Following Portugal’s model, Hawai`i could become the first state in the U.S. to decriminalize all drugs — including cocaine and even heroin.
“[D]espite a longstanding policy that enforces illicit drug prohibition and imposes some of the world’s harshest penalties for drug possession and sales, illicit drug use in the United States has been increasing,” states a resolution that passed, amended by the Hawai`i House Judiciary Committee on Thursday.
Now that it’s been approved, the study’s findings will be due later this year, “no later than 20 days prior” to the convening of the legislature’s 2017 session.
According to testimony from the Legislative Reference Bureau Acting Director, Charlotte A. Carter-Yamauchi, the study will reference Portugal’s successful decriminalization with the caveat of recognizing Hawai`i’s obligation to follow federal law. But the state recognizes the numerous failures and pitfalls of the national war on drugs and its policies, beginning with passage of the Harrison Narcotics Act of 1914.
“Addicts are still considered to be violating the law by possessing drugs and have no legal way of obtaining them. The war on drugs most problematic effects are in its pursuit of dealers and traffickers. This is what has made the business lucrative and violent, caused addicts to steal to obtain drug money, and burdened the tax payers [sic] and criminal justice system,” Libertarian Party of Hawai`i Chair, Tracy Ryan, submitted in support of the study, with the recommendation to examine pre-1914 U.S. drug policy.
Among others offering testimony, the Drug Policy Forum of Hawai`i issued a statement in “strong support” of studying the issue, as well as a recommendation the LRB carry out a “twin study” on “the effects of legalization of marijuana for adult use.” Noting the Supreme Court’s refusal to intervene in a dispute between Colorado, Nebraska, and Oklahoma — stemming from Colorado’s cannabis legalization — the Forum claimed it would be an “opportune time” to conduct the parallel study.
Policymakers in Hawai`i decided to turn to Portugal’s across-the-board decriminalization, which became law on July 1, 2001, for consideration, after the CATO Institute issued a report touting the policy’s success. Cited in testimony by Kat Brady, Coordinator of Community Alliance on Prisons, the report’s conclusion stated:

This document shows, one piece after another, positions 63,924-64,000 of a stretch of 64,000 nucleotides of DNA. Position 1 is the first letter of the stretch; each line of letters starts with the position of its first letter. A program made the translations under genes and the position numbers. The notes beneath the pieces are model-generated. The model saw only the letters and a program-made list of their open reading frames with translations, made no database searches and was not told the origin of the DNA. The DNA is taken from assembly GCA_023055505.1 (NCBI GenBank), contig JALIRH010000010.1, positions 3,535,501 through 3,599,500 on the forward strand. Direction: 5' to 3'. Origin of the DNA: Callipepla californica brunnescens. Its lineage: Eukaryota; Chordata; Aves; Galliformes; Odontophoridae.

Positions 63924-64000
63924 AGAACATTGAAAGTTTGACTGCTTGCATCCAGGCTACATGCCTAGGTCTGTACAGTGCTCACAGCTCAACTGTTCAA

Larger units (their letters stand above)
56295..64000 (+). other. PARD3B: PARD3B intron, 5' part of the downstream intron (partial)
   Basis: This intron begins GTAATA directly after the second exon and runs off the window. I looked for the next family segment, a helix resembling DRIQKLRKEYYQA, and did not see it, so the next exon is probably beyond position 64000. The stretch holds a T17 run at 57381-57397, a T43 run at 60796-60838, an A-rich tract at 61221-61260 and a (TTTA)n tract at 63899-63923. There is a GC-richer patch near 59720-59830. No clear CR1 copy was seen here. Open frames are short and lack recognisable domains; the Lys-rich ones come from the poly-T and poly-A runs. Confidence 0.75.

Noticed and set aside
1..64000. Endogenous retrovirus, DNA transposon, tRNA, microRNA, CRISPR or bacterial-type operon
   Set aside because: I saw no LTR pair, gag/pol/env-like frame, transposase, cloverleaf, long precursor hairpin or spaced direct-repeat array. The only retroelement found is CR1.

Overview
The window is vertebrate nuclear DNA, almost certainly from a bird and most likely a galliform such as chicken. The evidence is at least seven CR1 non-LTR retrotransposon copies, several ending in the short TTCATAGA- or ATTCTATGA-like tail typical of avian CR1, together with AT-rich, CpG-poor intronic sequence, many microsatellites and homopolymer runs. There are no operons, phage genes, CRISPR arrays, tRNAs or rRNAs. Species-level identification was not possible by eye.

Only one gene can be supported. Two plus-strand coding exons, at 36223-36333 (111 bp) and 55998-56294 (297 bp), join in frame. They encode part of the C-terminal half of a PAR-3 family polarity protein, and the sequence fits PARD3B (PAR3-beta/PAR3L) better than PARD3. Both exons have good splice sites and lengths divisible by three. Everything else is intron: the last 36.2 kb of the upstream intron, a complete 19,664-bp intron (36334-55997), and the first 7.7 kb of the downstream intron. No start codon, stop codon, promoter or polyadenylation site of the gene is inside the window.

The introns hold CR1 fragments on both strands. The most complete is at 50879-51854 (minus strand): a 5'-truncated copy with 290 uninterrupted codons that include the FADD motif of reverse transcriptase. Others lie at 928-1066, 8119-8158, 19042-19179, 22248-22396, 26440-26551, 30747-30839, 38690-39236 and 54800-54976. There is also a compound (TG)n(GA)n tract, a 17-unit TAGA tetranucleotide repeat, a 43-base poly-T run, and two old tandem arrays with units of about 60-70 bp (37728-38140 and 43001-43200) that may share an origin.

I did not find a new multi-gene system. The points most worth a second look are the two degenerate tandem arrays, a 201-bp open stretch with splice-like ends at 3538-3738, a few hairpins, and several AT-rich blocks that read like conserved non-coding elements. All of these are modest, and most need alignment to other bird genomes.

None of the fears promulgated by opponents of Portuguese decriminalization has come to fruition, whereas many of the benefits predicted by drug policymakers from instituting a decriminalization regime have been realized. While drug addiction, usage, and associated pathologies continue to skyrocket in many EU states, those problems — in virtually every relevant category — have been either contained or measurably improved within Portugal since 2001 […]
“By freeing its citizens from the fear of prosecution and imprisonment for drug usage, Portugal has dramatically improved its ability to encourage drug addicts to avail themselves of treatment. The resources that were previously devoted to prosecuting and imprisoning drug addicts are now available to provide treatment programs to addicts.
Also noted by Brady in bold from the CATO study as being of particular importance, “Drug policymakers in the Portuguese government are virtually unanimous in their belief that decriminalization has enabled a far more effective approach to managing Portugal’s addiction problems and other drug-related afflictions.”
Numerous individuals, groups, and organizations submitted written testimony in support of Hawai`i’s proposal to study sweeping decriminalization, chiefly because a policy like Portugal’s would view addiction as a health, rather than criminal, issue.
Hawai`i will study virtually every facet of drug policy and its countless repercussions in the state to determine if Portugal’s model, or some variation of it, would be feasible and beneficial to implement. Simply undertaking such research in the United States highlights recent foundational shifts toward ambivalence from government and civilians concerning the failed Drug War — which insider reports indicate may have been largely fueled by the desire to quash dissent and incite division.
Portugal’s decriminalization policy, though not perfect, stands as a solid testament to the benefits triggered when government reframes citizens as people rather than criminals. Whether Hawai`i ultimately follows that country’s lead or not, the study will almost certainly find decriminalization to be worth a try.
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